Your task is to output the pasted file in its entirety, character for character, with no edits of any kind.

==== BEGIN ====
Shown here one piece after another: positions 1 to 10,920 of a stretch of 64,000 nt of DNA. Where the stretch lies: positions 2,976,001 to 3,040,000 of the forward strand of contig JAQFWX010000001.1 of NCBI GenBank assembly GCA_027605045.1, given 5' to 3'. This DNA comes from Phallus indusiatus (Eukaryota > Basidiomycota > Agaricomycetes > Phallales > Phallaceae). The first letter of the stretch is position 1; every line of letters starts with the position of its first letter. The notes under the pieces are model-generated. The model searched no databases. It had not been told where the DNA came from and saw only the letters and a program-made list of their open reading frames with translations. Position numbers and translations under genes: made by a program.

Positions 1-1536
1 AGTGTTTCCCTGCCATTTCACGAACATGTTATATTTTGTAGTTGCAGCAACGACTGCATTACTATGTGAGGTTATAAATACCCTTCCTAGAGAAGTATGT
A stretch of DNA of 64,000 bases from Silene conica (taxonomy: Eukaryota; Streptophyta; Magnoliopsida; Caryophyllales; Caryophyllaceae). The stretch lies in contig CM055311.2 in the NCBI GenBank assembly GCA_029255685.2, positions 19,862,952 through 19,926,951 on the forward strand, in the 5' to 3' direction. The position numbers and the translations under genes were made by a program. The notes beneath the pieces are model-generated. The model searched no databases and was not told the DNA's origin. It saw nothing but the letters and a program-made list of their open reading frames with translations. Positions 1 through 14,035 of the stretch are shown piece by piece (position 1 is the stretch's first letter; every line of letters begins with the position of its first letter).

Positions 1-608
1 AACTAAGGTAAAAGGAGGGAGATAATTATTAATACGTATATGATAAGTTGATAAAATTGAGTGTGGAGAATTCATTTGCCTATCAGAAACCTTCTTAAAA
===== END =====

Shown here one piece after another: positions 1 to 10,920 of a stretch of 64,000 nt of DNA. Where the stretch lies: positions 2,976,001 to 3,040,000 of the forward strand of contig JAQFWX010000001.1 of NCBI GenBank assembly GCA_027605045.1, given 5' to 3'. This DNA comes from Phallus indusiatus (Eukaryota > Basidiomycota > Agaricomycetes > Phallales > Phallaceae). The first letter of the stretch is position 1; every line of letters starts with the position of its first letter. The notes under the pieces are model-generated. The model searched no databases. It had not been told where the DNA came from and saw only the letters and a program-made list of their open reading frames with translations. Position numbers and translations under genes: made by a program.

Positions 1-1536
1 AGTGTTTCCCTGCCATTTCACGAACATGTTATATTTTGTAGTTGCAGCAACGACTGCATTACTATGTGAGGTTATAAATACCCTTCCTAGAGAAGTATGT
A stretch of DNA of 64,000 bases from Silene conica (taxonomy: Eukaryota; Streptophyta; Magnoliopsida; Caryophyllales; Caryophyllaceae). The stretch lies in contig CM055311.2 in the NCBI GenBank assembly GCA_029255685.2, positions 19,862,952 through 19,926,951 on the forward strand, in the 5' to 3' direction. The position numbers and the translations under genes were made by a program. The notes beneath the pieces are model-generated. The model searched no databases and was not told the DNA's origin. It saw nothing but the letters and a program-made list of their open reading frames with translations. Positions 1 through 14,035 of the stretch are shown piece by piece (position 1 is the stretch's first letter; every line of letters begins with the position of its first letter).

Positions 1-608
1 AACTAAGGTAAAAGGAGGGAGATAATTATTAATACGTATATGATAAGTTGATAAAATTGAGTGTGGAGAATTCATTTGCCTATCAGAAACCTTCTTAAAA